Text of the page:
The Chemical Octopus presented by Mary Lou Ballweg

On December 26, 2010, 11:47 am

Many of us are involved in dealing with various disease entities--endometriosis, birth defects, autism, ADHD, various cancers, autoimmune diseases and others. Yet, our research over the last 30 years and other cutting edge science (which I have recently reviewed for a chapter on prevention for a new medical textbook on endometriosis) clearly show that each of these disease entities is one arm of an モoctopusヤ--at the heart of these problems, one can see a pattern of epigenetic chemical contamination. For instance, in families with endometriosis, we now understand that the exposure in-utero to dioxin and other chemicals has transgenerational effects (we're into the fifth generation), sometimes resulting in various birth defects (broadly defined, including autism), sometimes resulting in endometriosis, sometimes in autoimmune diseases or various cancers and for unlucky individuals, several diseases. However, the underlying mechanisms are very similar.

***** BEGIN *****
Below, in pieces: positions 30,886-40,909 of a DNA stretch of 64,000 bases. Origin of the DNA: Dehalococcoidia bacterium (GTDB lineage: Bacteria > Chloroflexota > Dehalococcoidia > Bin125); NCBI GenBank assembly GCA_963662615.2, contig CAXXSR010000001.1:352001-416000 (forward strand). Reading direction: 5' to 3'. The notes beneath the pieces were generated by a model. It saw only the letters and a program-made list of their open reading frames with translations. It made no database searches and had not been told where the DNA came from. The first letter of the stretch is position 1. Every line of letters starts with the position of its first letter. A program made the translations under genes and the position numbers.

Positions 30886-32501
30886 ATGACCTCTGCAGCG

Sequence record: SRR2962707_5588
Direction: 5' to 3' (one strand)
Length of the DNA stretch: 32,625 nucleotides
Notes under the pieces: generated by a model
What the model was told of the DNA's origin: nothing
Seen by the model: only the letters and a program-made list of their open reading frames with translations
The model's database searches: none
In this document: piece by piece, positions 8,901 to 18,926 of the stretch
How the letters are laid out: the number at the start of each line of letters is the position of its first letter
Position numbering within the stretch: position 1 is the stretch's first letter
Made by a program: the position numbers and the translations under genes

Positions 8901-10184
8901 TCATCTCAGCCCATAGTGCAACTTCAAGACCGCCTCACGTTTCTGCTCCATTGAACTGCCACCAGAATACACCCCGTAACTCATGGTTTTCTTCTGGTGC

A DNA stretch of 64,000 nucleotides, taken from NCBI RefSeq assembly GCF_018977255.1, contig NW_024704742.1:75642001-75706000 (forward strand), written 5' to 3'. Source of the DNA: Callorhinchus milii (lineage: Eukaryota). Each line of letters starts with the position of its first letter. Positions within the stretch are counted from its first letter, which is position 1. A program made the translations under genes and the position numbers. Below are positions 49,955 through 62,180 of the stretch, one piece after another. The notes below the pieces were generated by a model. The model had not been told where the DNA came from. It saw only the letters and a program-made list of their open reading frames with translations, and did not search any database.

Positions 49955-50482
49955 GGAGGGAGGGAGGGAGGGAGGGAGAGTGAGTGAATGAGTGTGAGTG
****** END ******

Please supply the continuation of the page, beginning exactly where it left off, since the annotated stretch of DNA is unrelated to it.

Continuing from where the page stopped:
We will never solve these problems if we spend the next centuries studying each disease in isolation--we simply must reach for the synergy that is possible by looking at related mechanisms as well as in-utero exposures, which set up the gene transmission regulation for the life of that organism.

Mary Lou Ballweg is president and executive director of the Endometriosis Association, an organization she co-founded in 1980 after being bedridden with endometriosis and related illnesses. The non-profit organization provides support and information for families affected by endometriosis, educates the public and medical community about the disease, and promotes and conducts research.

The Endometriosis Association was the first organization in the world to address the support and education needs of women with endometriosis (endo) and to carry out ongoing research. It maintains its international headquarters in Milwaukee, Wisconsin, U.S.A. The Association has affiliates, members, Advisors, and funded scientific projects worldwide.

Ms. Ballweg sits on the evaluation panel of the NIH Specialized Cooperative Centers Program in Reproduction Research, is an extramural advisor on development of the NIH Reproductive Sciences Branch strategic plan, is an ad hoc reviewer for Fertility & Sterility, and has won numerous awards for her work.

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